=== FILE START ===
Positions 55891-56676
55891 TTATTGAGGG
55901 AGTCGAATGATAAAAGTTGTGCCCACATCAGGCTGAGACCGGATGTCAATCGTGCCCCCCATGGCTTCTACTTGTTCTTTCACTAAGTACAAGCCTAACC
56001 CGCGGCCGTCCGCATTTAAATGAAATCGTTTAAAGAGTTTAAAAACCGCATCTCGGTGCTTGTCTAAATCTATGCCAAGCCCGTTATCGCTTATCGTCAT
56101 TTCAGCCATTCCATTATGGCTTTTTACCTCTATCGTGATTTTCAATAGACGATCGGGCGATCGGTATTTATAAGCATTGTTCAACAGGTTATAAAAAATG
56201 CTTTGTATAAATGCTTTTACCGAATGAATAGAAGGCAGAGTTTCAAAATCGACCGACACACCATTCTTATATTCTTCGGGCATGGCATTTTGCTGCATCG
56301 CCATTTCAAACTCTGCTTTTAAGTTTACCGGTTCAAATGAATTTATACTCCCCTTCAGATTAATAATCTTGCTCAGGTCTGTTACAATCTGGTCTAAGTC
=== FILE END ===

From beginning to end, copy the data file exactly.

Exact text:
Positions 55891-56676
55891 TTATTGAGGG
55901 AGTCGAATGATAAAAGTTGTGCCCACATCAGGCTGAGACCGGATGTCAATCGTGCCCCCCATGGCTTCTACTTGTTCTTTCACTAAGTACAAGCCTAACC
56001 CGCGGCCGTCCGCATTTAAATGAAATCGTTTAAAGAGTTTAAAAACCGCATCTCGGTGCTTGTCTAAATCTATGCCAAGCCCGTTATCGCTTATCGTCAT
56101 TTCAGCCATTCCATTATGGCTTTTTACCTCTATCGTGATTTTCAATAGACGATCGGGCGATCGGTATTTATAAGCATTGTTCAACAGGTTATAAAAAATG
56201 CTTTGTATAAATGCTTTTACCGAATGAATAGAAGGCAGAGTTTCAAAATCGACCGACACACCATTCTTATATTCTTCGGGCATGGCATTTTGCTGCATCG
56301 CCATTTCAAACTCTGCTTTTAAGTTTACCGGTTCAAATGAATTTATACTCCCCTTCAGATTAATAATCTTGCTCAGGTCTGTTACAATCTGGTCTAAGTC